Alpha-Readers vs. Beta-Readers

A question that comes up a lot in the writing groups I’m part of is the question of what alpha-readers and beta-readers do. What’s the difference? What is the purpose of each? Today, I wanted to tackle those questions and help you understand how best to work with each group.

The Purpose of Alpha-Readers

Alpha-readers are one or two people who read your first or second draft (depending on what’s going to work best for you and your current book) and provide encouragement, as well as some feedback on the big-picture of your book. They might point out structural issues, for instance, or inconsistencies, or elements that are unclear to the reader.

Who Should You Choose as Alpha-Readers?

You’ll want your alpha-readers to be authors you trust and authors who will be able to encourage you as you write (or rewrite). Alpha-readers are going to see one of the roughest drafts of your book, so be sure they’re people you’re comfortable with. You’ll also want readers who can balance helpful feedback with grace and encouragement.

The Purpose of Beta-Readers

Beta-readers are a larger group of readers who give feedback on a much more polished draft of your book. Often, you’ll be looking for readers who will give you a reader’s perspective on your book, and possibly point out structural issues. Beta-readers will tell you if your characters are likable, if they’re relatable, if your setting is immersive, if your scenarios are believable, etc.

When Should You Look for Beta-Readers?

You’ll want to look for beta-readers when you’re running out of edits you can make on your own. Are your edits starting to feel like spinning your wheels? It might be time to get some new eyes on your manuscript. Beta-readers will usually fall between your self-edits and the work of a professional editor.

Who Should You Choose as Beta-Readers?

Beta-reader requirements are more flexible than the requirements for alpha-readers. Beta-readers usually ought to be authors, and they ought to give balanced feedback; but while you’ll want a close relationship with your alpha-readers, you can get acquaintances to beta-read. You might want a mix of authors you know well and authors you don’t know as well when assembling beta-readers, so there’s a group that will be more familiar with your intentions and a group that can read with the perspective of a new reader. If you want, you can “test drive” your beta-readers by sending the first chapter of your book and seeing what sort of feedback they give and on what timeline. This will give you a better idea of whose feedback is going to be timely and helpful, but it’s not strictly necessary.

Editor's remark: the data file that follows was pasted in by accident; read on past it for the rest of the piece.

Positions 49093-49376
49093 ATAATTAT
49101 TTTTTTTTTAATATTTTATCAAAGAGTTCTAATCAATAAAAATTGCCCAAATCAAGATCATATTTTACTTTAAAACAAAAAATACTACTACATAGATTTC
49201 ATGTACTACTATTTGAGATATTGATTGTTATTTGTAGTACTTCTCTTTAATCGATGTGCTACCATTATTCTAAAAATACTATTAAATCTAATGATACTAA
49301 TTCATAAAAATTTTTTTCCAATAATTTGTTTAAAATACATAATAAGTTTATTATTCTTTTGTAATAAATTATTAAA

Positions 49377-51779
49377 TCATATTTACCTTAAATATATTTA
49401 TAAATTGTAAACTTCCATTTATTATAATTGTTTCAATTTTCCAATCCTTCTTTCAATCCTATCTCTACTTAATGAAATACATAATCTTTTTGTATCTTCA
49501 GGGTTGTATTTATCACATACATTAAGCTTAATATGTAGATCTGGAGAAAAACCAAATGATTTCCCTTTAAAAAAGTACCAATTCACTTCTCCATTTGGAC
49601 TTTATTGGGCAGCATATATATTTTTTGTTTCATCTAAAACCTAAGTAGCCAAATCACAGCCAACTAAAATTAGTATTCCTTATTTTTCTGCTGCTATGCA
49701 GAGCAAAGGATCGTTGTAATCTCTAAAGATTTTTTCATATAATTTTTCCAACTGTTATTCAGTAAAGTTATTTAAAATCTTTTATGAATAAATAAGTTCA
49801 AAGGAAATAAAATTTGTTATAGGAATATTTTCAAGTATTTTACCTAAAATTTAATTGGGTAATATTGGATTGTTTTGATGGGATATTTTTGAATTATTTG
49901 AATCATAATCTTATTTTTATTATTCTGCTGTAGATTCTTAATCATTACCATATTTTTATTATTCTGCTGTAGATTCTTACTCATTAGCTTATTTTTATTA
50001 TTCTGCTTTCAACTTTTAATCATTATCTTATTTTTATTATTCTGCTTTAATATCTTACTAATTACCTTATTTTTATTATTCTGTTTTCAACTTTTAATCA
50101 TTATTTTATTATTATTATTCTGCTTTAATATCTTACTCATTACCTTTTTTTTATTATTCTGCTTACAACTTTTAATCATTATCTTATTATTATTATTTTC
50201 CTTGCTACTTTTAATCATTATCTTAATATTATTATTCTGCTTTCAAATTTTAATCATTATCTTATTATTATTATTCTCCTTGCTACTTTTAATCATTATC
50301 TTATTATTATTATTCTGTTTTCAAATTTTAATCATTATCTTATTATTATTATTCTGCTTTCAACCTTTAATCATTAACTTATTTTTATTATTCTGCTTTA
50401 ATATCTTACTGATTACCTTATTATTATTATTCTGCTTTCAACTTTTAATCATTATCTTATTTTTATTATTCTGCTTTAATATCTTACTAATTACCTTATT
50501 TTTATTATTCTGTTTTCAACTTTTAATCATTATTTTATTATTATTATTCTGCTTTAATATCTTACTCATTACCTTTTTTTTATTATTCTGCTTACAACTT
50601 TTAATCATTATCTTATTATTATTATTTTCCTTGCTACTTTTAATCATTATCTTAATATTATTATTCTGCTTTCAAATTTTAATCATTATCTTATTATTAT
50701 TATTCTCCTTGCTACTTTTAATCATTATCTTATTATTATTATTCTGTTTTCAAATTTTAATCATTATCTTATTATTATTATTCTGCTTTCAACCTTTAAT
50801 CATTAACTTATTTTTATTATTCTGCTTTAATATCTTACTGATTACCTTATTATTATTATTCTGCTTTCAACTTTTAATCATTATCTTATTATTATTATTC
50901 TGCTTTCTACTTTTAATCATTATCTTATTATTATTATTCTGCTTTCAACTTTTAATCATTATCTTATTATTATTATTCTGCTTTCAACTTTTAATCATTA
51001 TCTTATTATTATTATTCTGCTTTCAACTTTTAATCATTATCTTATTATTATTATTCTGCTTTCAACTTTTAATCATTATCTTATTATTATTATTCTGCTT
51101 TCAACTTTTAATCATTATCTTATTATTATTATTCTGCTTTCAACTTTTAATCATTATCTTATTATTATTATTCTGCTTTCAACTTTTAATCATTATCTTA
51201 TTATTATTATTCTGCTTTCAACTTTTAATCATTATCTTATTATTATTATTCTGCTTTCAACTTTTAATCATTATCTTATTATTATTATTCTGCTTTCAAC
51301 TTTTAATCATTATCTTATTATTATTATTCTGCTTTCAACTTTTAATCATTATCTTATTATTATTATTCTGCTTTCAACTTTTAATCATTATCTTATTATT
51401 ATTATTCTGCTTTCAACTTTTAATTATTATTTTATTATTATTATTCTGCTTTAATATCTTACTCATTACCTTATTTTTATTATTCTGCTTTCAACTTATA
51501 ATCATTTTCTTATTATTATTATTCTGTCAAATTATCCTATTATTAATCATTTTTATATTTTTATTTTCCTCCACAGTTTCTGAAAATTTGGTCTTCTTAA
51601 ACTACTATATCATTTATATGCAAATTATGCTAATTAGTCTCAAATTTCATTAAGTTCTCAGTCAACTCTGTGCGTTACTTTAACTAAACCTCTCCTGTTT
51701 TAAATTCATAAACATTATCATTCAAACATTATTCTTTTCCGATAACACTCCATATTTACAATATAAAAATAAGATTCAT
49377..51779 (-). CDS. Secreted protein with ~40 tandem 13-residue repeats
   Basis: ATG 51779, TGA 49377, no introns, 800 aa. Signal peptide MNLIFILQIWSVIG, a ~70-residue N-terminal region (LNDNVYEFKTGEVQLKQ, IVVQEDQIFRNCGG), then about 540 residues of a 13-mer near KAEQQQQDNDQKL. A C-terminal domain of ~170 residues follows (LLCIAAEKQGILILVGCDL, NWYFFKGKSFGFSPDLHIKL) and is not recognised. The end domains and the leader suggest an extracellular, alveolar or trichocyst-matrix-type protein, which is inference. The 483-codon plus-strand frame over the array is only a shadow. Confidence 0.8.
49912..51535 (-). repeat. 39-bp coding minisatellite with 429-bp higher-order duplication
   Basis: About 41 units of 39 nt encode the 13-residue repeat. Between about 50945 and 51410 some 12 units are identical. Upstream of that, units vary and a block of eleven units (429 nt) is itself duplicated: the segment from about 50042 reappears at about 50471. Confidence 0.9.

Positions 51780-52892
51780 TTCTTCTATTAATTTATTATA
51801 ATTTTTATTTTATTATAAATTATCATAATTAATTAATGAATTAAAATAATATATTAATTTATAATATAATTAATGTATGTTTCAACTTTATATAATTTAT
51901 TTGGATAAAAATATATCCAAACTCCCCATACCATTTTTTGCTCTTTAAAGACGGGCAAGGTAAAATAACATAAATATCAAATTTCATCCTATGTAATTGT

Often, writing groups are a great place to post and ask for beta-readers. Include a summary of your book, as well as its genre and any content a reader might want to be aware of, so that a potential reader knows if they’re going to be a good fit for your story.

Bonus: Sensitivity Readers

Another group of readers you might get to read a draft of your book would be sensitivity readers. If you’ve included situations or characters that would benefit from the feedback of people who have firsthand experience (e.g. chronic illness, mental illness, PTSD, military service, etc.), sensitivity readers are a good idea. Especially if that situation or character might offend readers if it’s not done well.

It helps for sensitivity readers to be people you know well, but it’s not a requirement. Sensitivity readers should have firsthand experience with the topic you’re writing about, and they should be gracious but honest so that you can best know what to fix and how to fix it.

For more on sensitivity reading and how to do it well (as an author), check out this post by Hannah Heath.


Have you worked with alpha-readers or beta-readers before? What was your experience like? Do you enjoy these sections of the process, or is editing not your favorite?

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